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Updated 05 September 2016

Fun spring exercises to build bone density

Spring is the perfect time to kick-start a new fitness regime to get you fitter and leaner – and build strong, healthy bones to boot.

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Spring brings with it a feeling of renewed energy, making it the perfect time to either start a new fitness programme or refresh your current one. So where do you start?

The benefits of exercise are numerous. It not only provides cardiovascular benefits to the heart and lungs, and challenges and strengthens and improves muscle flexibility, but is also very good for strengthening the bones. 

Starting from childhood, regular exercise provides bone-building benefits right the way up to old age, when strong bones will help slow bone loss and help prevent falls and breaks. As bone loss begins gradually and naturally from the time you reach your mid-thirties, there is no time like the present to start strengthening those bones.

A balanced mixture of weight-bearing and non weight-bearing exercises is the ideal combination to help you get fitter, build stronger muscles and bones and boost your overall health from the inside out. 


Weight-bearing exercises 

Weight-bearing exercise, which forces you to work against gravity, is the best type for building strong bones and lean muscles. Weight-bearing exercises can be high- or low-impact, and depending on your fitness goal and fitness level, it’s a good idea to include a combination of these exercises to keep the body challenged.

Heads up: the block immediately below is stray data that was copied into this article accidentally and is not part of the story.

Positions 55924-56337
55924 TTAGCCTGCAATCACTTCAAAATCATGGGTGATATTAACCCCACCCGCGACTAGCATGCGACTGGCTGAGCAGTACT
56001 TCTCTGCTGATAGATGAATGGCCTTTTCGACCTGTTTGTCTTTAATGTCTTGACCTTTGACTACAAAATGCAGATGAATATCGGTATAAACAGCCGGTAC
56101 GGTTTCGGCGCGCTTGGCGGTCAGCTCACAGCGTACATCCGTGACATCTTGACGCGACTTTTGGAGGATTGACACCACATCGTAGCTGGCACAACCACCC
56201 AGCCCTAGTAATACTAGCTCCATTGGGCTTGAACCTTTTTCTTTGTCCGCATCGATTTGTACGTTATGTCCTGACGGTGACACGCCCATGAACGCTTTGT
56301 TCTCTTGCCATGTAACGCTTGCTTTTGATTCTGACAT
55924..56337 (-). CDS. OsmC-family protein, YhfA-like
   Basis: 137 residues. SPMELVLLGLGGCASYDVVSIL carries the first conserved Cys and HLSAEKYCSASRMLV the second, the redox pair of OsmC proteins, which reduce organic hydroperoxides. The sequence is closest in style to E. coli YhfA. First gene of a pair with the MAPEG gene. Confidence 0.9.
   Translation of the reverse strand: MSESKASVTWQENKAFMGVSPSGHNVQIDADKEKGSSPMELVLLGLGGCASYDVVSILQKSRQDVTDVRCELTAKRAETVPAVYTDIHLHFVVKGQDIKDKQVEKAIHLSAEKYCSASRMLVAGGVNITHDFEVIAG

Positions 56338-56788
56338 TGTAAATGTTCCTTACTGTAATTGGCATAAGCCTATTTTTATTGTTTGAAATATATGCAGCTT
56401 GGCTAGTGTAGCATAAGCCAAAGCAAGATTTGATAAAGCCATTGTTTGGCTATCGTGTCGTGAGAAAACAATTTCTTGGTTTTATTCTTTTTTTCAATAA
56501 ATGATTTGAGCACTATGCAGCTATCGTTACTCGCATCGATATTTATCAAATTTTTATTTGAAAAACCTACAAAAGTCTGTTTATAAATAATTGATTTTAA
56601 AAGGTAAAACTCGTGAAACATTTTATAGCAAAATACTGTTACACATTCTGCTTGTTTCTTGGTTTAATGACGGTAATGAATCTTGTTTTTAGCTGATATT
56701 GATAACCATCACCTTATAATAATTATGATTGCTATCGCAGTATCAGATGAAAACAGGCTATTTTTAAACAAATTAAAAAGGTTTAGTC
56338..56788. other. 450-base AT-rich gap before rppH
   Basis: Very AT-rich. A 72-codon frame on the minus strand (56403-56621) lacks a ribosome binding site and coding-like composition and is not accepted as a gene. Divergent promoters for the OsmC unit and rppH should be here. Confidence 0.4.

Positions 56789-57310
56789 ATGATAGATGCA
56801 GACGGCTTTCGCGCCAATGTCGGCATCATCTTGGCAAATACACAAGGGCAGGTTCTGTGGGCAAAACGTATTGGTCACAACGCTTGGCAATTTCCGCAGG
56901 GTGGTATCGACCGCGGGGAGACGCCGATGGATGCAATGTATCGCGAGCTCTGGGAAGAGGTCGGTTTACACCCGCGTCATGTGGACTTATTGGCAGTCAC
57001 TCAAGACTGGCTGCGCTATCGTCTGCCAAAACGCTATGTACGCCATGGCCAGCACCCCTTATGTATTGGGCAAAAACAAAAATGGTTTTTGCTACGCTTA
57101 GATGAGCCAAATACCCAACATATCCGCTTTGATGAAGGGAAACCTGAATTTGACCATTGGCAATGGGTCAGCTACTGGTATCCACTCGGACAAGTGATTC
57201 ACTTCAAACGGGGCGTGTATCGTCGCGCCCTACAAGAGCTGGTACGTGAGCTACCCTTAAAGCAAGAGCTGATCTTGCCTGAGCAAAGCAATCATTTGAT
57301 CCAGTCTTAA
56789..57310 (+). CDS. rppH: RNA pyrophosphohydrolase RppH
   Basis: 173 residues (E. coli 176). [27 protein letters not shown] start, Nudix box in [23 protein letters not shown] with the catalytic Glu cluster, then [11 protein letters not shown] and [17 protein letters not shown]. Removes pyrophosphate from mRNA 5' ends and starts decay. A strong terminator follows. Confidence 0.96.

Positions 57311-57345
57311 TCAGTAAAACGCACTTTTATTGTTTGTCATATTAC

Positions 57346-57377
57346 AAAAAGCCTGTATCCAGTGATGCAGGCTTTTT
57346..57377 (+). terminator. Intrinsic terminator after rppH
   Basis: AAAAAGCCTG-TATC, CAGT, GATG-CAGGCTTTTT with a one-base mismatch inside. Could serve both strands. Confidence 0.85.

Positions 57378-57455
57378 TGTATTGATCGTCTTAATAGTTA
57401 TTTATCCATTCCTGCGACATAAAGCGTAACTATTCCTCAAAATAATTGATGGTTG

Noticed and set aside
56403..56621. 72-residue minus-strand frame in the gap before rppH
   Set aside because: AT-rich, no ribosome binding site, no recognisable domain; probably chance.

High-impact weight-bearing exercises include: 

  • Dancing
  • Aerobics
  • Hiking
  • Running
  • Skipping
  • Tennis

Low-impact weight-bearing exercises include:

  • Elliptical trainers
  • Low-impact aerobics
  • Using stair-step machines
  • Walking outdoors or on a treadmill
  • Rowing machine
  • Non-weight-bearing exercises

Non-weight-bearing exercises are generally low impact and gentle on the joints, such as swimming, yoga, Pilates and cycling. However, these are just as important to include in a fitness programme as they provide cardiovascular benefits and improve strength, balance and flexibility. 



References:

Exercise for Your Bone Health; NIH Pub. No. 15-7879-E; The National Institutes of Health Osteoporosis and Related Bone Diseases; http://www.niams.nih.gov/health_info/bone/Bone_Health/Exercise/default.asp

Osteoporosis Exercise for Strong Bones; National Osteoporosis Foundation; https://www.nof.org/patients/fracturesfall-prevention/exercisesafe-movement/osteoporosis-exercise-for-strong-bones/


 
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